Business Telephone Etiquette

Entrepreneur at Work

Practicing proper business telephone etiquette is a must for anyone who wants to be successful.

Basics of Business Telephone Etiquette

No matter what field you are in, it is very likely that your job requires a significant amount of telephone communication. The first point of contact for many business transactions is a telephone call. You never get a second chance to make a first impression, so initial telephone contact can make or break a business relationship. Every time anyone who represents your organization picks up the company's telephones, there is a possibility of gaining or losing business.

Listening Skills

In order to communicate effectively via telephone, it's important to have strong listening and speaking skills. Saying everything right can't make up for listening skills that are lacking. To practice proper telephone etiquette, you must truly listen to and comprehend what the other person is saying. Effective listening requires a high degree of concentration, because it involves understanding in addition to hearing.

Verbal and Nonverbal Communication

Proper business communication etiquette also requires you to pay attention to what you say and how you say it. Both the words that you choose and the manner in which they are delivered can have a significant impact. People with whom you communicate via telephone form an impression of your attitude based on language choices and tone.

It's important to consider both verbal and nonverbal aspects of communication when discussing telephone etiquette. Choose words carefully, making sure there is as little room for misinterpretation as possible. The manner in which words are delivered has a huge impact on telephone communication. In many cases, the way something is said sends much more of a message than the choice of words.

Tips for Improving Telephone Communication

  • Answer Calls Promptly: Proper business etiquette dictates that phone calls should be answered by the third ring if at all possible. Some companies have policies in place stating that employees are not allowed to answer until the second ring.
  • Focus: Before you answer or make a telephone call, stop what you are doing and focus your attention on the person on the other end of the phone.
  • Master the Telephone Equipment: Learning how to properly operate your company's telephone equipment can help prevent transfer errors, dropped calls, speakerphone mix-ups, and other problems.
  • Practice Your Greeting: Make sure that the way you answer the phone is appropriate. Your greeting should be warm, professional, and not too lengthy. Identify yourself by name and let the caller know that you are ready to help with his or her needs.
  • Practice Your Closing: Many people overlook the importance of practicing how to conclude business telephone calls. However, the manner in which a call is concluded can form a lasting impression. It's a good idea to get in the habit of ending professional telephone calls by saying "thank you".
  • Smile: The best way to keep your tone positive and upbeat is to smile when you are talking on the phone. It's a good idea to keep a mirror on your desk as a reminder to smile when you pick up the telephone. Even though the person on the other end of the line can't see the smile on your face, they'll "hear" it in the tone of your voice.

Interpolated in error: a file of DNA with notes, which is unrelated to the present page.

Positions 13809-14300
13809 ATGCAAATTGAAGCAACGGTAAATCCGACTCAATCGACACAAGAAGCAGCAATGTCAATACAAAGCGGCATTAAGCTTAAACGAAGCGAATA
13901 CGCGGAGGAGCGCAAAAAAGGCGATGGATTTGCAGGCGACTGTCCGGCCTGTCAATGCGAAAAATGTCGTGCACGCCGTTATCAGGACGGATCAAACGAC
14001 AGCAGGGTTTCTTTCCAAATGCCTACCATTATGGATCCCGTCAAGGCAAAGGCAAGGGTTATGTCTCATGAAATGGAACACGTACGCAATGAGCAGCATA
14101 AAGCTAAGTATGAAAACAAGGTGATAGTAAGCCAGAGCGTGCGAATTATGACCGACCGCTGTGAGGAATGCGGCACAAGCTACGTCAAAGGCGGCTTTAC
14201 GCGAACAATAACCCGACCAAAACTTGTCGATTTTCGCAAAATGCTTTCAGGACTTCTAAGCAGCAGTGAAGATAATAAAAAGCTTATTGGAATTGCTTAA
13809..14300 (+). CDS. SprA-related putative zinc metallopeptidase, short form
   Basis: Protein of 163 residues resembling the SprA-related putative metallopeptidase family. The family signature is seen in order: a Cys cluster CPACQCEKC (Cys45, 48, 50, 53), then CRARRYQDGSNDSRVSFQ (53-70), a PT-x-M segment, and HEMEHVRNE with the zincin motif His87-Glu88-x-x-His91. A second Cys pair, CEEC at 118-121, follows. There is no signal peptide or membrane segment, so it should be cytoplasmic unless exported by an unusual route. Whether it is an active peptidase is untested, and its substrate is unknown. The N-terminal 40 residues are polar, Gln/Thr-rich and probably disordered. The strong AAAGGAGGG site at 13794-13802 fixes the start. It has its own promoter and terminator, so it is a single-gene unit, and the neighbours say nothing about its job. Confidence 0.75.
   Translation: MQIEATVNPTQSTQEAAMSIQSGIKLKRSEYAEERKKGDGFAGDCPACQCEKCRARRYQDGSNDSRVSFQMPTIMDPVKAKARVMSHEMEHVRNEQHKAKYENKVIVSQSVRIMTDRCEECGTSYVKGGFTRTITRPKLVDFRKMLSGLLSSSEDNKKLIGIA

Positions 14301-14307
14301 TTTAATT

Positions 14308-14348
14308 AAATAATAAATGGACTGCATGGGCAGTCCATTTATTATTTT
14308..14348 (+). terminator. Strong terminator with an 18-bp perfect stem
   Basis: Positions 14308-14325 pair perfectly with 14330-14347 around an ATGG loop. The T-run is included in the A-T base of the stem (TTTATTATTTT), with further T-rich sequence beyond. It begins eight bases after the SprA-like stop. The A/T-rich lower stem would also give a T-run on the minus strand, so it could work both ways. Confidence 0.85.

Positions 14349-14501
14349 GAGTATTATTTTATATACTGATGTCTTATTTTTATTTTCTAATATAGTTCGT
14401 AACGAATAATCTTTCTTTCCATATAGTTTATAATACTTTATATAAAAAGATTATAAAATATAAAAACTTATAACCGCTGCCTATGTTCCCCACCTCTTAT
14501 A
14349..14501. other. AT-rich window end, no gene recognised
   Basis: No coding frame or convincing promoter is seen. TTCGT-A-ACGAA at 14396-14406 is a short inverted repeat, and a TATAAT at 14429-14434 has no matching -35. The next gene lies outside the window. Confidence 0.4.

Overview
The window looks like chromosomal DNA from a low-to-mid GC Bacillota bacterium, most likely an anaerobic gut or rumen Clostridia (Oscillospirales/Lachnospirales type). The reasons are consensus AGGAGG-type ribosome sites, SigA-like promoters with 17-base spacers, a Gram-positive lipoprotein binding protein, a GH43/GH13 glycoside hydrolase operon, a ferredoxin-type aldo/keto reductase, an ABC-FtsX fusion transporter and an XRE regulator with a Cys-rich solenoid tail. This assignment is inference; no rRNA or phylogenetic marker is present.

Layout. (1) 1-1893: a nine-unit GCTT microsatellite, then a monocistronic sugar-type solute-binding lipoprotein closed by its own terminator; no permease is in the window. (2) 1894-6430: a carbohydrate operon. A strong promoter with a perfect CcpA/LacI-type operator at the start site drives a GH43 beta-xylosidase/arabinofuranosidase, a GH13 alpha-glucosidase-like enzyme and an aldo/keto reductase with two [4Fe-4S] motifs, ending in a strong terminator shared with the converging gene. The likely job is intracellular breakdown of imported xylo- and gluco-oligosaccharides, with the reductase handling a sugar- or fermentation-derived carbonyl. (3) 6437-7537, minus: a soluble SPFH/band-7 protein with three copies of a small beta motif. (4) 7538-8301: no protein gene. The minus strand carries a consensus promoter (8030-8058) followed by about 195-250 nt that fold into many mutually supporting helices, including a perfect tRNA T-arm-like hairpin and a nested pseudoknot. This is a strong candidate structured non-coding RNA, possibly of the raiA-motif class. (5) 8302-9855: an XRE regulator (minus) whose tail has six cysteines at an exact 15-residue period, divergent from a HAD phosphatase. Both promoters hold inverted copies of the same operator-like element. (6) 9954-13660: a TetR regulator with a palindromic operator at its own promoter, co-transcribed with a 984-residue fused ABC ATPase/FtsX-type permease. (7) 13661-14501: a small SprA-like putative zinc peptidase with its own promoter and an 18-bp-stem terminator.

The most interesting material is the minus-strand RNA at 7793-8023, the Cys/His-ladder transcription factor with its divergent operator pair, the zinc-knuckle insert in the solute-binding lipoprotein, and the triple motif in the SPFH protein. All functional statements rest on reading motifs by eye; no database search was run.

• Visualize: Try to picture the person on the other end of the line while you are having a conversation with them. This helps keep you focused on the task at hand, and serves as a reminder that you are dealing with a human being rather than just a voice on the other end of an electronic gadget.

Breaking Bad Phone Habits

Even the most effective communicators tend to have some bad habits when it comes to telephone communication. The following list features common bad habits that have a negative impact on telephone communication. If you're guilty of these bad habits, it's a good idea to start working on breaking them.

  • Allowing yourself to become emotional during the conversation.
  • Becoming distracted by noises around you.
  • Interrupting with questions before the speaker has finished.
  • Making faces at the telephone while speaking.
  • Participating in other activities, such as typing or filing, while on the telephone.
  • Tuning out because you think you know what the speaker is going to say.

Feedback Leads to Improvement

Before you can fix problems with your communication style, you first have to become aware of them. It's a good idea to ask people you work with, or other trustworthy people, to critique how you come across on the telephone. Better yet, get a tape recorder so that you can critique your own telephone communication style.

Taking the time to brush up on your communication skills can have a positive impact on your professional life. There are many things that you can do to improve your business telephone etiquette. Getting constructive criticism about your telephone etiquette can be the first step toward becoming a more powerful and effective communicator.

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Business Telephone Etiquette